In any change effort, leadership skills are essential to providing vision and management of the change. The leadership models discussed highlight the strengths and weaknesses of certain districts and university leadership and pinpoint reasons for ineffective leadership. Some insight from the literature on leadership models may have enriched the narrative and point to the behaviors of effective leaders. The authors provide a set of questions that should be considered in evaluating whether a partnership has the right leader. These questions are not exhaustive, and I contend that there should be a rigorous evaluation of any leader, given that the success of the partnership is correlated with the leaders vision, communication, and effective management skills.
Many pertinent questions are explored regarding the viability of partnerships: Is it an experiment or a real partnership? Is the commitment there? Are real work and innovation involved? The authors agree that there is no secret formula and present three factorsmutuality, clarity of purpose and roles, and positive impactas important when defining the nature of the partnership. The use of mutually agreed-on language, tools, and protocols is paramount to maintaining a healthy partnership. There should not be mistrust and cross-purposes if there is a clear division of labor and roles are clearly defined. An important distinction is made in the redefinition of mutuality as the return of the investment as equally valued by the partners. The authors also reiterate the importance of honest respect and a mutual desire to benefit from each others assets rather than fix each others failings.
The authors clearly articulate what is needed to sustain partnerships while reiterating the foundational attributes. They call for the agreement of the philosophy, mission, and goals of the partnership and the ongoing data analysis to assess impact and make informed decisions. They remind readers that the continuum of program development is a means to pinpoint areas of success and challenges and to provide data that will help them assess the value and impact of the partnership. They emphasize the importance of maintaining a viable, robust, and effective partnership through the use of multiple sources of data that can be collected through surveys, focus groups, and interviews with the various stakeholders, resulting in a richer analysis and offering greater clarity of next steps. The strengthening and systemization of a partnership may require funding from organizations, but the authors caution against the creation of partnerships just for funding purposes and provide examples of strong and weak partnerships based on the focus of mutual need and commitment.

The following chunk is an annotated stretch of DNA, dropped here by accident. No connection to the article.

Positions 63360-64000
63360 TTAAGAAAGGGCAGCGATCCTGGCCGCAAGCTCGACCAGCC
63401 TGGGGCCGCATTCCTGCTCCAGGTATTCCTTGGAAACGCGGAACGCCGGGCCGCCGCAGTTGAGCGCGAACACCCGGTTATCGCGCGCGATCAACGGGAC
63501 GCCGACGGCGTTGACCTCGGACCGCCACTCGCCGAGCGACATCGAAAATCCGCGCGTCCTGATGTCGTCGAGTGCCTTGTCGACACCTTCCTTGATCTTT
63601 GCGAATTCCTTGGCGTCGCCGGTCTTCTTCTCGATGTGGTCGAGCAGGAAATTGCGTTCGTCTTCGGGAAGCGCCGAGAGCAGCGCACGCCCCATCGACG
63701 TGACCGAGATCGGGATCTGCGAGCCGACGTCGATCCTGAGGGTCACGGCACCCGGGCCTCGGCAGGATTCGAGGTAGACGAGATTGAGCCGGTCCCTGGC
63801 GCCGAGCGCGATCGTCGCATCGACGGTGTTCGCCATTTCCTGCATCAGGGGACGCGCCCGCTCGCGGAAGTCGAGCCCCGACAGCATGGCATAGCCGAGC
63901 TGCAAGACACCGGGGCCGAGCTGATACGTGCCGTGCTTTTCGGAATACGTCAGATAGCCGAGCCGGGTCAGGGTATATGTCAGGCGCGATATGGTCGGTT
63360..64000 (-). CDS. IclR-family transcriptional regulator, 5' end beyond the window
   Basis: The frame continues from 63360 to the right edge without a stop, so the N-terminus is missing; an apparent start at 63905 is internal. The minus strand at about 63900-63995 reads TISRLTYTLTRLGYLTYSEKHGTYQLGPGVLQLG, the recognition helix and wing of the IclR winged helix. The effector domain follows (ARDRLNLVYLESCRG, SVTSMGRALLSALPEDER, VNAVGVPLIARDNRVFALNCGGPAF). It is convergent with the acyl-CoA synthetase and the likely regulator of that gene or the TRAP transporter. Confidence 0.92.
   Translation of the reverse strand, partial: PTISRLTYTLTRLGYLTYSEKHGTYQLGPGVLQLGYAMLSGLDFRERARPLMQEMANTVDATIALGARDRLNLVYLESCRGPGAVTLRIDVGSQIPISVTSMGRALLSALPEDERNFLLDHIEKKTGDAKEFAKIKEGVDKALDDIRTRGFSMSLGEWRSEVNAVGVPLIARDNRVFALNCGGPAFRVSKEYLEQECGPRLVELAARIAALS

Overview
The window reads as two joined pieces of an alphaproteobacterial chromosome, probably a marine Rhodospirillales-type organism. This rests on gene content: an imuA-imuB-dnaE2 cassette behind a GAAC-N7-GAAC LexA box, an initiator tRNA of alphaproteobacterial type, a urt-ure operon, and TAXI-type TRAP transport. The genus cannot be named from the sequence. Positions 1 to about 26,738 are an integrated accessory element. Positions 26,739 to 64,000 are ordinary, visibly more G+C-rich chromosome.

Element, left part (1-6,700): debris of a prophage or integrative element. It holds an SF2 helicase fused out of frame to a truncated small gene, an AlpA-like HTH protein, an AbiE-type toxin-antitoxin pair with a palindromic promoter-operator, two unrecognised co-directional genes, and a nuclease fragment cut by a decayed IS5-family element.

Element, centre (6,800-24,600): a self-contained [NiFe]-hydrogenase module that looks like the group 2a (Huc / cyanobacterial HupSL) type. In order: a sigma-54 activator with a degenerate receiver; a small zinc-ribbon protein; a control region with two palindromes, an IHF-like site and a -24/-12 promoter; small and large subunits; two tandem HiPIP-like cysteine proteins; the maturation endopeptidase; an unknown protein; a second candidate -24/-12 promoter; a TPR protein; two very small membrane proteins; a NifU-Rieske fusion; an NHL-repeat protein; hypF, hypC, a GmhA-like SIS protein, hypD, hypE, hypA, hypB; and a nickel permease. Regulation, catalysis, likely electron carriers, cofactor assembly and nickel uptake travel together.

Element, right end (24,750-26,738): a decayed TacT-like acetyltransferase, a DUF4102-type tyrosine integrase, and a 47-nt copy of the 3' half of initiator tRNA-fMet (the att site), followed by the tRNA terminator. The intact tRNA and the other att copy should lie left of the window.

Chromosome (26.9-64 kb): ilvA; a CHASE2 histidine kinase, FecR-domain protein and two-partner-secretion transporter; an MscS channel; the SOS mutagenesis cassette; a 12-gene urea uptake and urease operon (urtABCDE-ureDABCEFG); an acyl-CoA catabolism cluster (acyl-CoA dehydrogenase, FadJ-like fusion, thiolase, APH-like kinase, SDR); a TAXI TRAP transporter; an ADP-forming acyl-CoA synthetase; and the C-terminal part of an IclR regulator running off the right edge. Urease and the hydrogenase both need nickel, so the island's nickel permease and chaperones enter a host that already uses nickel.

The prevailing perception that educational institutions are alien to the community is addressed in the text. The authors seek to answer questions related to community involvement and the communication and utilization of community resources relevant to student achievement. There is also the idea that teacher preparation can be responsive to the needs of the community when institutions make use of federal or other resources available to them and share these resources with the community entities. The authors emphasize the importance of having the community as the center of the school and university partnership; if the goal is success for all children, the Harlem Childrens Zone is a fitting example of successful community involvement that involves hard work, commitment, and a direct link to the community.
It is difficult to be critical of this work, which is replete with examples of successful partnerships, along with the strategies employed to make educational endeavors a success through partnerships. A fitting conclusion is that educators have a moral obligation to build the foundation that would help us better prepare our students to be successful. Of note is that it is wise for future partnerships to engage in an honest evaluation and to take small steps while implementing a leadership structure and putting systems in place. The authors advocate accessing human and financial resources and continual evaluation of the partnerships progress. It is vital to build interdependence across institutions and to always be prepared for changes to occur. There is potential for continuing this work, which could aim at the examination of other partnerships that adopt the processes outlined in this text. Data gathered that delineate the success of new partnerships can lead to identifying new strategies that may be unearthed because of contextual differences. In these troubling times for educational institutions, it is very refreshing to read about successful outcomes. The course that has been charted by these authors holds great promise as a guide to building successful partnerships that I believe can indeed promote student success in the future.
Strong, M., & St. John, L. (2001). A study of teacher retention: The effects of mentoring for beginning teachers. Santa Cruz: New Teacher Center, University of California at Santa Cruz.
Wenger, E. C., & Snyder, W. M. (2000). Communities of practice: The organizational frontier. Harvard Business Review, 78(1), 139145.
Wood, A. L. ( 2001). What does research say about teacher induction and IHE/LEA collaborative programs? Issues in Teacher Education, 10(2), 6881.